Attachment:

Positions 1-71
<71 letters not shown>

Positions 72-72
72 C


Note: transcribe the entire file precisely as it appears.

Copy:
Positions 1-71
<71 letters not shown>

Positions 72-72
72 C